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Not sure about this one

Is this the correct way to write this?

DataSet ds;
try
{
ds = SomeFunctionThatReturnsADataSet();

// do some stuff with ds
...
}
finally
{
ds.Dispose();
}

Do I need to dispose it since I didn't explicitly create it? Can it hurt?

TIA,

Mike Rodriguez
Nov 17 '05 #1
7 905
Disposal of objects is normally up to the object that created it. If the method you are calling does not maintain a reference to
the DataSet, then you should dispose of it.

--
Dave Sexton
dave@www..jwaonline..com
-----------------------------------------------------------------------
"Michael Rodriguez" <mi**@nospamforme.com> wrote in message news:u6**************@TK2MSFTNGP12.phx.gbl...
Is this the correct way to write this?

DataSet ds;
try
{
ds = SomeFunctionThatReturnsADataSet();

// do some stuff with ds
...
}
finally
{
ds.Dispose();
}

Do I need to dispose it since I didn't explicitly create it? Can it hurt?

TIA,

Mike Rodriguez

Nov 17 '05 #2
This could should compile every time should run sometimes:)

I think u assumed that SomeFunctionThatReturnsADataSet will return a valid
dataset object everytime. It will never return null. If it is possible,
u should modify your code

DataSet ds;
try
{
ds = SomeFunctionThatReturnsADataSet();

// do some stuff with ds
...
}
finally
{
if (ds!=null)
ds.Dispose();
}

And for your question, DataSet class derives from MarshalByValueComponent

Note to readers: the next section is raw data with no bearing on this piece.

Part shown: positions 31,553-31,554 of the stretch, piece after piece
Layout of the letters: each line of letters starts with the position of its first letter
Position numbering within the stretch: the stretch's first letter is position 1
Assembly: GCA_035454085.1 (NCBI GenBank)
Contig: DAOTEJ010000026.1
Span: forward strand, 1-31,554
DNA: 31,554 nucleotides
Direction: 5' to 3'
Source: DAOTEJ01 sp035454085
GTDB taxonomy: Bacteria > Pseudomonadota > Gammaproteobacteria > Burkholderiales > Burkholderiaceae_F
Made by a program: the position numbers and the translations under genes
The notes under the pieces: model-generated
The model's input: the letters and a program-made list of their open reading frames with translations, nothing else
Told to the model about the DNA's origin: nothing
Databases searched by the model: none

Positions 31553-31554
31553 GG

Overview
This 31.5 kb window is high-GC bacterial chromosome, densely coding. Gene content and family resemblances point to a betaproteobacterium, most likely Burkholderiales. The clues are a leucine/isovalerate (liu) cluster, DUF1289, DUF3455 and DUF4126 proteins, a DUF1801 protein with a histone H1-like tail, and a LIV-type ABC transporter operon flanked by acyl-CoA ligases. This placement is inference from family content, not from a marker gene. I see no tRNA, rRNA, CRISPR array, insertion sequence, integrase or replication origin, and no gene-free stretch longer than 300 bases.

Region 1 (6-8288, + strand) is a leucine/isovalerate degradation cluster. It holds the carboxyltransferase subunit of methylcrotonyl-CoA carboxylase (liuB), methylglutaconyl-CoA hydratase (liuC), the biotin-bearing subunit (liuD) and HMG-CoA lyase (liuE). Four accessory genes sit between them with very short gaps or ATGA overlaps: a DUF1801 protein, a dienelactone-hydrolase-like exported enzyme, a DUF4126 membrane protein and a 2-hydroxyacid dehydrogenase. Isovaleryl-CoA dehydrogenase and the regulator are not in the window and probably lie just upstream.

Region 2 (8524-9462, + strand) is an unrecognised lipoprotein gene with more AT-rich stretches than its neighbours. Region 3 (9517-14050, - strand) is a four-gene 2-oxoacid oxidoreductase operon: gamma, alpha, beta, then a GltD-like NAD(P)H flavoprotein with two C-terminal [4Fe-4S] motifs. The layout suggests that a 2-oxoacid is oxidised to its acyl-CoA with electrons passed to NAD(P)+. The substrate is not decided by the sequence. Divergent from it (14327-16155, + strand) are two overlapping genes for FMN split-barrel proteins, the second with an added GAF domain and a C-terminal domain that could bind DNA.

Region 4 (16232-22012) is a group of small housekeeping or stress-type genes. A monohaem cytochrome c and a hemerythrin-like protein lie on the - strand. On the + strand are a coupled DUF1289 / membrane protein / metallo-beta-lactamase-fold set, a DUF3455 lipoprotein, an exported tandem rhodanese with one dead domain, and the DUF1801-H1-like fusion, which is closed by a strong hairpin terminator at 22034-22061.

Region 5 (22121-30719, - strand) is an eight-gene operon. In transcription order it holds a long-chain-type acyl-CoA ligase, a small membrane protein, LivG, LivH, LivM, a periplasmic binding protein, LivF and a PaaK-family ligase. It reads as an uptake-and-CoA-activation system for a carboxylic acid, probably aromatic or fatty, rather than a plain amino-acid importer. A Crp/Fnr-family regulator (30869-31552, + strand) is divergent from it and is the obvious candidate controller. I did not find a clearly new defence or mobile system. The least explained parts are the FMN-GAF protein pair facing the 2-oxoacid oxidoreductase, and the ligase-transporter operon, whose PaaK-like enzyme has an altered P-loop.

which derives from IDisposable. At this point my advice u to modify your
code as given below;

using (DataSet ds =SomeFunctionThatReturnsADataSet() )
{
}

Every time, whenever program counter leaves using's scope compiler will
automatically call dispose method for u. It is not important if an exception
is thrown or how program counter leaves your function.

--
HTH

Thanks,
Yunus Emre ALPÖZEN
BSc, MCSD.NET

"Michael Rodriguez" <mi**@nospamforme.com> wrote in message
news:u6**************@TK2MSFTNGP12.phx.gbl...
Is this the correct way to write this?

DataSet ds;
try
{
ds = SomeFunctionThatReturnsADataSet();

// do some stuff with ds
...
}
finally
{
ds.Dispose();
}

Do I need to dispose it since I didn't explicitly create it? Can it hurt?

TIA,

Mike Rodriguez

Nov 17 '05 #3
Michael,

I would do it like this:

using (DataSet ds = SomeFunctionThatReturnsADataSet())
{
// Do some stuff with ds
}

This way, if an exception is thrown, then you don't have to worry about
it being disposed (and if the function throws an exception, the dataset will
not be returned).

Hope this helps.
--
- Nicholas Paldino [.NET/C# MVP]
- mv*@spam.guard.caspershouse.com

"Michael Rodriguez" <mi**@nospamforme.com> wrote in message
news:u6**************@TK2MSFTNGP12.phx.gbl...
Is this the correct way to write this?

DataSet ds;
try
{
ds = SomeFunctionThatReturnsADataSet();

// do some stuff with ds
...
}
finally
{
ds.Dispose();
}

Do I need to dispose it since I didn't explicitly create it? Can it hurt?

TIA,

Mike Rodriguez

Nov 17 '05 #4
In answer to the question you posed at the end, the issue is not which
method explicitly created the object, but which method (if any) has
exclusive control of it when it "dies".

For example, if you put the DataSet in an ArrayList, the ArrayList
would then conceptually "own" that DataSet object, and the ArrayList
should Dispose of the DataSet when the ArrayList itself is no longer
needed (so you would need to subclass ArrayList in this case).

"Who owns what" is very important in object-oriented programming. It's